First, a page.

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Local events celebrate World Breastfeeding Week

The public is invited to two local events this weekend to celebrate World Breastfeeding Week.

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Sarah Lindenfeld Hall
It's World Breastfeeding Week. And two local La Leche League groups are planning events this weekend to mark the celebration, which aims to raise awareness of breastfeeding around the world.
The Cary A.M. group will hold a potluck and silent auction at 9 a.m. Saturday at Harris Lake County Park, 2112 County Park Dr., in New Hill. The public is welcome to bring a dish to pass and chat with other families. The Cary A.M. group meets on the second Wednesday of the month in the morning (thus the A.M.) at Woodhaven Baptist Church in Apex.
And the new Wake Forest Saturday group is hosting a family fun night from 4 p.m. to 6 p.m. Sunday at PlayNation, 300 Dominion Dr., in Morrisville. I featured PlayNation a couple of weeks ago. It's the indoor playground with both inflatables and play sets.
The event includes free play, along with activities for the kids and a finger-food bufffet. Bring a "finger food" dish to pass if you can. The silent auction includes a variety of great items, including a birthday party package from PlayNation; an ERGO carrier from Raleigh-based Smart Momma Baby Gear & Gifts; day passes to the Museum of Life and Science and Marbles Kids Museum; tickets to Carolina Mudcats and the Durham Bulls; and gift certificates to lots of local restaurant. And a lot more.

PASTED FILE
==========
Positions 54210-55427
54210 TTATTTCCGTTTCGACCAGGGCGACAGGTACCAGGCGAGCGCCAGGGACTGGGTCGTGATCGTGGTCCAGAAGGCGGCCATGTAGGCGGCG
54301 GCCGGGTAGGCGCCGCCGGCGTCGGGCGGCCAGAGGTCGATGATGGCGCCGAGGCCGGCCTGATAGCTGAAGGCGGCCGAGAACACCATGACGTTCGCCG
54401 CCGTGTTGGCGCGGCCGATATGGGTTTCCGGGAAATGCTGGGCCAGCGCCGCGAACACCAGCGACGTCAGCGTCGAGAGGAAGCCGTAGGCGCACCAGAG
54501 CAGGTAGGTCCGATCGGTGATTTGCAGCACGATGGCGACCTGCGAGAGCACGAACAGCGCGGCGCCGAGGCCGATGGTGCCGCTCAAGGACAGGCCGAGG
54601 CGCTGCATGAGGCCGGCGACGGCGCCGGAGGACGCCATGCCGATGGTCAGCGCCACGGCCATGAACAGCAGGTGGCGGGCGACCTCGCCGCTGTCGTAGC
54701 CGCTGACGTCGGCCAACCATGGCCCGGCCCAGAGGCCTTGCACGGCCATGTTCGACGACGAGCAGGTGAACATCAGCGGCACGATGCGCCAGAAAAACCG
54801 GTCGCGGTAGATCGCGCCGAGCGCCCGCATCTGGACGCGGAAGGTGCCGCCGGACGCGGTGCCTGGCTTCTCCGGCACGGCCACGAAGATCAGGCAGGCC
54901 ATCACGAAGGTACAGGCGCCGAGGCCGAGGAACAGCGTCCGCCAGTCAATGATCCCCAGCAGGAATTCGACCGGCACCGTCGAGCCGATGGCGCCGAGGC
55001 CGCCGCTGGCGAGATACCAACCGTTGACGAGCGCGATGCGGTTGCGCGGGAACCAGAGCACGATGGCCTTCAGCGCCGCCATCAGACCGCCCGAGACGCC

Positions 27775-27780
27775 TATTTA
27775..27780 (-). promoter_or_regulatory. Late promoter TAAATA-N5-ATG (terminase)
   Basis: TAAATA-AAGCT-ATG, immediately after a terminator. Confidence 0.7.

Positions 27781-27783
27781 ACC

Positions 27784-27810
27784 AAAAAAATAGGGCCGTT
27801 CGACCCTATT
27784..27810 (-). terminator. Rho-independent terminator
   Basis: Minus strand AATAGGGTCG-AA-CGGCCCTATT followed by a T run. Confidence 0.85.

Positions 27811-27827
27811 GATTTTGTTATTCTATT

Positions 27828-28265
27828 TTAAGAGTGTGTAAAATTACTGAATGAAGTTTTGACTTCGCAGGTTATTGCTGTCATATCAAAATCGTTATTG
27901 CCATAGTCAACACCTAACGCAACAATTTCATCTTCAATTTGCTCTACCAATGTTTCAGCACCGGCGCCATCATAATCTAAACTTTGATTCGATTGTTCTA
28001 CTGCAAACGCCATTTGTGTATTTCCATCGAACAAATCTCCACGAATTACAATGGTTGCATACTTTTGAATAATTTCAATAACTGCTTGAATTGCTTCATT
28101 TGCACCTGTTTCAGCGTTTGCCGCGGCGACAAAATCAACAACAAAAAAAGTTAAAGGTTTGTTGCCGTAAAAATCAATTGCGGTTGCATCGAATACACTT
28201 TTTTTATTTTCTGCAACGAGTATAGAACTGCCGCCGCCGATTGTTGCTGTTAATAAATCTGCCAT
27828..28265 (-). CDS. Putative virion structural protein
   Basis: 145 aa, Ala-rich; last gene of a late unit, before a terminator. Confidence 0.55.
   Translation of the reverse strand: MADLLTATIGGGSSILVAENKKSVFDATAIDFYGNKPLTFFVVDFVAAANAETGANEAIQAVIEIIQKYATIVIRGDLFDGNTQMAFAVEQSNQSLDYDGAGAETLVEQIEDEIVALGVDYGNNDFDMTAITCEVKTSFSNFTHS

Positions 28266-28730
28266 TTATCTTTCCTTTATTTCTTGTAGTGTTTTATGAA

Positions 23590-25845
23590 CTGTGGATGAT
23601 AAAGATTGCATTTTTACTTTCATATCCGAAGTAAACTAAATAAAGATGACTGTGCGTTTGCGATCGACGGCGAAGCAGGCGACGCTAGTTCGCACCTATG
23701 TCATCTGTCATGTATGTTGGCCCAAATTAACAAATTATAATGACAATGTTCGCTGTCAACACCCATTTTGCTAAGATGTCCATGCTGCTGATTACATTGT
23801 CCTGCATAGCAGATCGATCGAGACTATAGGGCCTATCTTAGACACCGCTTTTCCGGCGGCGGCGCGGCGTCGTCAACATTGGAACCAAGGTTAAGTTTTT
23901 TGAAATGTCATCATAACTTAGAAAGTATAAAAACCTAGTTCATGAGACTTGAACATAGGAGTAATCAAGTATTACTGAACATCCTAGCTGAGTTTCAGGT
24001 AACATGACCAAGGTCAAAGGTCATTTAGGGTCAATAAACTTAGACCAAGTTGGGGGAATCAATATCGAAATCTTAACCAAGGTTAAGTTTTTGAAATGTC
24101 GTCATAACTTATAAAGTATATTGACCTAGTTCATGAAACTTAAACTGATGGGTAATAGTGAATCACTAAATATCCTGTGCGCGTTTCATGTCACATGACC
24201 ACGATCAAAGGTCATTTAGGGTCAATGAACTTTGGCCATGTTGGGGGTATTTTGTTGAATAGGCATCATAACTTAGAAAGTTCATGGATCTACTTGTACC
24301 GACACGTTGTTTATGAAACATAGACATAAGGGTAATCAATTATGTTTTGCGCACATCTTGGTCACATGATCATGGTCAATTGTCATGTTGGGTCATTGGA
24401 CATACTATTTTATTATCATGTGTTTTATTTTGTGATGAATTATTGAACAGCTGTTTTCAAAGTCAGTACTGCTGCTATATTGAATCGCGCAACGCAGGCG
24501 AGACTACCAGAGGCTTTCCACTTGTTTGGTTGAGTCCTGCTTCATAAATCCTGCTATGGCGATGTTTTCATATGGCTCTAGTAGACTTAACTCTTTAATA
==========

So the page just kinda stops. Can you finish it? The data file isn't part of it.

The Wake Forest Saturday group meets on the third Saturday of the month at Wake Forest Christian Church.

World Breastfeeding Week marks the anniversary of the signing of the Innocenti Declaration in 1990, which lists the benefits of breastfeeding and breastfeeding goals. The week is celebrated in 120 countries on various dates.

According to the Centers for Disease Control and Prevention, about 9 percent of mothers in North Carolina exclusively breastfeed their babies for the first six months of life as the American Academy of Pediatrics and many other health experts recommend.
Nursing moms have gotten some help recently. The new health care reform act now requires employers to provide time for women to express milk. And it also requires health plans to offer some preventative services without a copay, including counseling and support for moms who want to breastfeed and for nursing mothers, according to a statement by the U.S. Surgeon General Dr. Regina M. Benjamin.

Benjamin announced last week that she plans to release a "call to action" this fall to explain how "all sectors of the community can create an environment that is supportive of mothers who choose to breastfeed."

"It will show how a community-wide approach can help reduce disparities among breastfeeding mothers and children of all backgrounds, and how to improve support for nursing women in their workplaces and communities," she said.

And whenever I write about breastfeeding, I always like to point to our Breastfeeding Resources page.

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